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Alcohol isn't the only behind-the-wheel risk while driving

May 19, 2017—Impaired driving isn't limited to just drunk driving—people also climb behind the wheel while on drugs, and the results are just as deadly, according to the latest report on drug use by drivers in the U.S.

Using 2015 data, the report found that drugs were present in more than 40 percent of fatally injured drivers who were tested for substances in their blood. That's an increase from previous years. And it's more drivers than those who tested positive for alcohol.

Other highlights from the report:

  • About 57 percent of drivers nationwide who were fatally injured were tested for drugs. Marijuana was found most often.
  • By comparison, about 70 percent of fatally injured drivers were tested for alcohol. Of those, about 37 percent tested positive for alcohol.

How drugs play a role

Any drug—illegal, over-the-counter or prescription—can increase a driver's risk of a crash.

The impact of a drug increases as the dose increases. And while the effect of a drug varies from driver to driver, research shows that most illegal drugs can at least double a driver's risk of a crash. When drugs are combined with other drugs or alcohol, the risk of a crash jumps even higher.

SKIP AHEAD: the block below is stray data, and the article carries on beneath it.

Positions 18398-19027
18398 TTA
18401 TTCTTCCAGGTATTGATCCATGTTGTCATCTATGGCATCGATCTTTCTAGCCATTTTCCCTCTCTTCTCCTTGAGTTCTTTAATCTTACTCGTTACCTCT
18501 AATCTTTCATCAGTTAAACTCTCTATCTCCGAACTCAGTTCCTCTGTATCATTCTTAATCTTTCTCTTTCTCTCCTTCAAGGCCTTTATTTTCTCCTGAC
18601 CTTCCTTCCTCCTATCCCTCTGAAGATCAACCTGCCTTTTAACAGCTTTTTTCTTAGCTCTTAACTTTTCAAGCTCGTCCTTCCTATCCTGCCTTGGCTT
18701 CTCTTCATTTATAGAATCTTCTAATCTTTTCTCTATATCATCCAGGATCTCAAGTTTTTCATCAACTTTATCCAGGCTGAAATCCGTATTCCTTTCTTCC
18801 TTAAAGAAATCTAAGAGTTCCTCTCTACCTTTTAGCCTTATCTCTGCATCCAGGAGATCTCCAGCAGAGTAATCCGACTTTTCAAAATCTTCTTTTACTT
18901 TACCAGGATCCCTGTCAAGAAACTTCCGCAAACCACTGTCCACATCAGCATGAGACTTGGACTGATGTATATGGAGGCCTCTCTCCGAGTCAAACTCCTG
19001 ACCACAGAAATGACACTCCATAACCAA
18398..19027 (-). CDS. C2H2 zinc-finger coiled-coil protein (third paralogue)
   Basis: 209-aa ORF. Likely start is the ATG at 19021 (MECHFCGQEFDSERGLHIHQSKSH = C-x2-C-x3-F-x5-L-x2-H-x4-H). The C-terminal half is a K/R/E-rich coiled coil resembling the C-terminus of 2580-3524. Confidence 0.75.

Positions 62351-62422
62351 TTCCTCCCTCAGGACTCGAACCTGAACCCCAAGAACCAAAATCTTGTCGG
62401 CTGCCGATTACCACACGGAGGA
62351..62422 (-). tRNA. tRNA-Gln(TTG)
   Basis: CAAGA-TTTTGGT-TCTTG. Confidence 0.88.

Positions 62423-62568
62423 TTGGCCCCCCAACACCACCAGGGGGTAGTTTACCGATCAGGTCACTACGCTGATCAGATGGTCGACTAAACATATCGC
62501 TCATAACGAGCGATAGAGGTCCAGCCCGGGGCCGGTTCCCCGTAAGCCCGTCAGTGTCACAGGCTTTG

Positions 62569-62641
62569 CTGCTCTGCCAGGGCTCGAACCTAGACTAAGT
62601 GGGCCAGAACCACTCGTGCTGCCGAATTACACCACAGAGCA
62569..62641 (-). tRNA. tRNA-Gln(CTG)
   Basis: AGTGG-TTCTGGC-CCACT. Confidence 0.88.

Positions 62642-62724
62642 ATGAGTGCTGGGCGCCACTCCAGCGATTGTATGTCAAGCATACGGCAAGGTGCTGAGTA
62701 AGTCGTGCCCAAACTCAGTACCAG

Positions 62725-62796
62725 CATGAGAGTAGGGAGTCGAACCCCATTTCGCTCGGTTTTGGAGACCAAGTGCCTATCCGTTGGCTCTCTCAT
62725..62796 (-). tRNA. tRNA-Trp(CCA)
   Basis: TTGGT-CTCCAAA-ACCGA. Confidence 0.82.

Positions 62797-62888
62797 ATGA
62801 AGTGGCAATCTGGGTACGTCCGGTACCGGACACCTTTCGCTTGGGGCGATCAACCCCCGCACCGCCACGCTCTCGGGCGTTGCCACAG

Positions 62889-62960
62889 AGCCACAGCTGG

Research has also found that drivers who have drugs or alcohol in their systems make other risky driving choices too. They are less likely to be buckled up and more likely to speed or commit other driving violations.

Want to learn more? Check out the complete report from the Governors Highway Safety Association and the Foundation for Advancing Alcohol Responsibility.

How to stay safe

Hundreds of different drugs can impair driving. When you take medications, consider how they may impact your driving—especially if they make you feel drowsy, light-headed or less alert. These precautions can also help protect you and your loved ones:

  • Read medication labels carefully. Look for any warnings about driving.
  • Make a list of all your medications. Talk to your doctor or pharmacist about how the drugs may affect your driving.
  • If you feel light-headed or dizzy, don't drive.

When in doubt, don't get behind the wheel.

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